A Cold Morning at the College

The city was waking. A wagon creaked past, wood complaining of the chill like an old man. Servants called to each other, spreading the morning’s news as they delivered packages. The air was scented with wood-smoke from a hundred chimneys and stoves.

These sounds and scents slipped into the room through the window, finding cracks in the shutters meant to protect against the cold breeze. They combined, losing individual meaning but creating something else – the background presence of living humanity. It settled in, filling those spaces not already occupied by shelves, books and papers.

Neither of the room’s occupants paid attention to the city’s rising presence, but both felt it without realizing. The young woman sat up straighter. Her quill danced across the parchment just a bit faster. The turbaned man raised his voice slightly, unconsciously speaking above the murmurs.

“With the inventory complete, I will be preparing a report to the Rulership. What do you think they will focus on?”

Sarah responded quickly, “I think they will want to know what you’re doing with the rare books, and which ones you’re going to get next!”

Azzam nodded. “Likely. The first matter is simple – demand is not yet overwhelming, so the priority distribution system should continue to work for some time. The latter, of course, will be more difficult. How would you plan the library expansion for the next two seasons?”

This kind of conversation was already familiar. Azzam would query his apprentice constantly as she worked, and Sarah would answer – sometimes eagerly, sometimes hesitantly. The master scholar favored open-ended questions, and never admonished her for a “wrong” answer. Sometimes, though, it was clear that he thought an answer was particularly insightful or well said – and other times he pressed her for greater detail, or challenged a claim.

On this occasion, she had a longer answer ready at once. “I would want more Exoterics. The Fundaments series we talked about last week – I would have it expanded. And books on languages, and some histories. I would write some myself and also ask merchants about purchases from Melandir.”

Azzam gestured for her to continue. “And why these things?” As he listened, he glanced down occasionally at the work in front of him. Records lay on the desk, half-sorted. He selected a few, absently continuing the sorting as he focused on his apprentice’s answer.

“Well, the fortress-monastery is going to be done soon, right? And you want to get started on research right away, and a broad base of Exoterics is important for that. And the archaeologists will want histories to better understand the ruins they find.”

Azzam nodded, but raised a finger. “All good points. Now, what of battle?”

“Battle?” The question caught Sarah by surprise for a moment, but the quick-witted youth recovered easily. “You mean books about it?”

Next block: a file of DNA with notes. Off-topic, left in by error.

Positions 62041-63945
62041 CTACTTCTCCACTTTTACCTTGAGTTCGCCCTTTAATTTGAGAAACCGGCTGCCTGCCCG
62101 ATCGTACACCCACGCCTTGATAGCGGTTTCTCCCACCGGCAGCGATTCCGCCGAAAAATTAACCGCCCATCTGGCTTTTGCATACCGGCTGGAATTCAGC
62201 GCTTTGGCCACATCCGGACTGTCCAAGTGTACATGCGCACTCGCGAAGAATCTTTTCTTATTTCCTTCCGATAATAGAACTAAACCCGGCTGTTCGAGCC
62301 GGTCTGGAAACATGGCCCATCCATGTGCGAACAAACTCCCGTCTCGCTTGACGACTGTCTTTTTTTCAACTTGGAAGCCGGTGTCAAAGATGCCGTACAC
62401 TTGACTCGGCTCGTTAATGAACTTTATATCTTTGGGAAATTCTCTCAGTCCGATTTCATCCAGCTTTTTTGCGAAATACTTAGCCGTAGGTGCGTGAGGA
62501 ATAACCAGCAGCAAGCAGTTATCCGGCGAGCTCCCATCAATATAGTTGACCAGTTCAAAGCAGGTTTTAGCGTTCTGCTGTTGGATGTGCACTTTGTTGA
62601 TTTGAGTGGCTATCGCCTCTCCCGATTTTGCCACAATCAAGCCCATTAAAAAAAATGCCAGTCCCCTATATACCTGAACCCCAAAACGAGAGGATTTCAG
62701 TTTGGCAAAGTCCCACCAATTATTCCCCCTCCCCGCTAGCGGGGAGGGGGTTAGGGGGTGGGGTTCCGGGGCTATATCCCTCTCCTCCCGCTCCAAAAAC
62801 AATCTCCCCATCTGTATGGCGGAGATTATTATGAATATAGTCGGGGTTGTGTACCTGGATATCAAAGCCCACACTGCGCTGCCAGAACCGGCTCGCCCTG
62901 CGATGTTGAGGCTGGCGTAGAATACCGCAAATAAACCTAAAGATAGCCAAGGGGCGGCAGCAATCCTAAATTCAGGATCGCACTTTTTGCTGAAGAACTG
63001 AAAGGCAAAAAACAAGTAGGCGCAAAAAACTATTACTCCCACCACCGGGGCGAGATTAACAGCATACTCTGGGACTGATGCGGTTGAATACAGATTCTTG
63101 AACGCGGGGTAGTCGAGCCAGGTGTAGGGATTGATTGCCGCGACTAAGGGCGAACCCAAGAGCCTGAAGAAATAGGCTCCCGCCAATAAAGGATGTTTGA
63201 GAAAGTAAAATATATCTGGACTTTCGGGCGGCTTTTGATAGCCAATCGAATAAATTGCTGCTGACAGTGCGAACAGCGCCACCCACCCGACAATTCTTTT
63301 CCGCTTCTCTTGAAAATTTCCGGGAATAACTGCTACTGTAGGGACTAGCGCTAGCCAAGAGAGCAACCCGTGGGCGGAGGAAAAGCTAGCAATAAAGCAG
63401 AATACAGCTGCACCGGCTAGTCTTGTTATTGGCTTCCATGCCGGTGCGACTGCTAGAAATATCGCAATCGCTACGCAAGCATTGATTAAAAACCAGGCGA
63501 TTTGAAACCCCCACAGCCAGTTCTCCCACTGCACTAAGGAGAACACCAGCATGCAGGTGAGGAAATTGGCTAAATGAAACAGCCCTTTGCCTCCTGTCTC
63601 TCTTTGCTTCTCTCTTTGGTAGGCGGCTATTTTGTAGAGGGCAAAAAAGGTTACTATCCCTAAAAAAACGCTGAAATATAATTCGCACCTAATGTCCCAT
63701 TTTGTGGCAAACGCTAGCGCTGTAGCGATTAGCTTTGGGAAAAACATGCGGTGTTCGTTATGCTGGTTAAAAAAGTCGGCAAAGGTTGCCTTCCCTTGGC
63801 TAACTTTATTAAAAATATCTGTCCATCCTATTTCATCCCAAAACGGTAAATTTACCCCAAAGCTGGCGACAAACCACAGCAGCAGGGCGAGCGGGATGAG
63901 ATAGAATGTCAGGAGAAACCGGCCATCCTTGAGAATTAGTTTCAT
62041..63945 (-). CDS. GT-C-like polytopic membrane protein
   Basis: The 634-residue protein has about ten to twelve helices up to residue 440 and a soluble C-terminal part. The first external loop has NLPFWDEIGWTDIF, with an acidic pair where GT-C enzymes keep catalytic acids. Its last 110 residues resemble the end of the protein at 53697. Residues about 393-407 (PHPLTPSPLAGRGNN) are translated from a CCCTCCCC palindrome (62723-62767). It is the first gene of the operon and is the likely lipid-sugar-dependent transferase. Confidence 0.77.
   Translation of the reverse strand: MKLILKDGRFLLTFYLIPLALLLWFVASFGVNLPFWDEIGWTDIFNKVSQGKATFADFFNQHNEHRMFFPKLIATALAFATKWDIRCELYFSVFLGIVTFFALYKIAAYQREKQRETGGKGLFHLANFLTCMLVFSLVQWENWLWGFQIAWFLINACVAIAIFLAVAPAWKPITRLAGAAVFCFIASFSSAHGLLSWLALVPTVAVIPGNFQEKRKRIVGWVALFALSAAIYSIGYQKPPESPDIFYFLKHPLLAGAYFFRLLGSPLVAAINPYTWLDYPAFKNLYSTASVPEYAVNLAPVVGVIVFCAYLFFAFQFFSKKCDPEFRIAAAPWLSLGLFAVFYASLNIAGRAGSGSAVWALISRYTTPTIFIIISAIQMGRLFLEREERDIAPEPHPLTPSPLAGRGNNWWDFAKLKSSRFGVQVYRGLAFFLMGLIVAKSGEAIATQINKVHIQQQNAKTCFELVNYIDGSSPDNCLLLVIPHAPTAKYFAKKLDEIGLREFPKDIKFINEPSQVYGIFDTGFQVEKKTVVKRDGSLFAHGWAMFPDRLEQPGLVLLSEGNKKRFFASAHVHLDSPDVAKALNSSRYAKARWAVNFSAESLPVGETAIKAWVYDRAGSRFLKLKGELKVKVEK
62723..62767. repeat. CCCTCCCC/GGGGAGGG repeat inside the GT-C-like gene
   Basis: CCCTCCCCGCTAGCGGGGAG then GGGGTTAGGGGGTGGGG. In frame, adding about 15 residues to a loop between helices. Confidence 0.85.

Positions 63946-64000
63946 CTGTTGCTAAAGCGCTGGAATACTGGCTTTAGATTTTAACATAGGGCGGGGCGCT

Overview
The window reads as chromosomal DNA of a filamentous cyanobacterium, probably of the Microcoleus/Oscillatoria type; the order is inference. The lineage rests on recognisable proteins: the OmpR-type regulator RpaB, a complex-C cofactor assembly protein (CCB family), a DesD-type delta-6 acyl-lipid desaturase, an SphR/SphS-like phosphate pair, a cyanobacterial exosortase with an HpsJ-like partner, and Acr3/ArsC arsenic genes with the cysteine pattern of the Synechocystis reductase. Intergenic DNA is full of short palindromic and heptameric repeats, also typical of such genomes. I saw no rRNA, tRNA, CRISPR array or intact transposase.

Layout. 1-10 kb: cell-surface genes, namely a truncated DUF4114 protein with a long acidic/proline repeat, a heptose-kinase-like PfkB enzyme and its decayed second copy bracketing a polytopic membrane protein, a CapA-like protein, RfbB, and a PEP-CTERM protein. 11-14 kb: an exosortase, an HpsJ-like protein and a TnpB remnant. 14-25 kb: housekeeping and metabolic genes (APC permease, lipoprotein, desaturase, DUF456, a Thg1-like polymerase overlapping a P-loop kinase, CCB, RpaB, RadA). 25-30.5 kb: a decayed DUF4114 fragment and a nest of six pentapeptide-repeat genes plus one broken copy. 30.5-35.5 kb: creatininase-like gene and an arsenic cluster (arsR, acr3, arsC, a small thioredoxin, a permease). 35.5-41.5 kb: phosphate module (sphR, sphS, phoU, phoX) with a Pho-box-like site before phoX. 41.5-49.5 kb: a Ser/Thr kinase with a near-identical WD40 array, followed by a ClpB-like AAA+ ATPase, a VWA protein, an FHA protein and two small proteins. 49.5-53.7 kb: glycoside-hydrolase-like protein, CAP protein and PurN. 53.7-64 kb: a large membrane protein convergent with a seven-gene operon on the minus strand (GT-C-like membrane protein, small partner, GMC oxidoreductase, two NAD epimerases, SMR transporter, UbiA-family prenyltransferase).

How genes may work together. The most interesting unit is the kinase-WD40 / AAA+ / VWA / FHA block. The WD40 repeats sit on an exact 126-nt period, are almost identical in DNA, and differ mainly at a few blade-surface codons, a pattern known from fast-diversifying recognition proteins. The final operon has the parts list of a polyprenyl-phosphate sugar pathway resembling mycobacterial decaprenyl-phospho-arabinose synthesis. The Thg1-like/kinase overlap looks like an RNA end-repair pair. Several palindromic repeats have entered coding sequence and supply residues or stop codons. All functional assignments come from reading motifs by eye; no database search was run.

“Indeed. Come, look.” Azzam rose with a slight wince. He stepped over to the window and swung the shutter open. Both of them shivered against the sudden cold air. Sarah half-skipped up to the window, dancing around boxes, and peered out. Azzam pointed across the street – past the elegant walls of the nearby estate, and to the row of collapsed buildings just beyond.

“We must never forget that this city is a place of danger. Even within the walls, who knows what awaits us below? And when it might decide to rise to the surface?” Azzam’s tone was serious, but not fearful. “Our rulers, knights and warriors must prepare against threats internal and external. It is our duty to support them in this as well. The vizier must be ready to advise on matters of both peace and war.”

Sarah pulled her shawl closer, her demeanor temporarily dampened by the more solemn topic, but nodded. Azzam continued, gesturing to the staff leaned against the wall.

“We ourselves are not warriors, so we cannot teach from our own experience. Thus, in a sense, tomes on martial subjects may be more valuable – for they fill a gap in our own capability. We can educate directly on matters such as mathematics and philosophy, and perhaps even on the theory of tactics and battle, but not in the practical applications. Always be aware of such gaps. When you serve, know how to fill them. This does not mean you must become a savant of the blade as well as the quill; but draw upon those who are such savants.”

“It is also why I hold the Knightly orders such as the White Ravens in high esteem. There are few such orders, who learn both the blade and the quill. Despite their small numbers, they produce the majority of the great treatises on combat within the Throne. In Sha’ra, the monks of the Temple have a similar dual training, along with magi’tariq of certain traditions. These few sources must be respected and valued.”

Azzam glanced back at his apprentice. He noticed that she had opened her personal diary, taking quick notes as she listened. He smiled, approving of her studiousness. –She would have done well at any madrasa. This land has fertile soil for the seeds of education, and the saplings already grow strong. Is this how my teachers felt, I wonder?–

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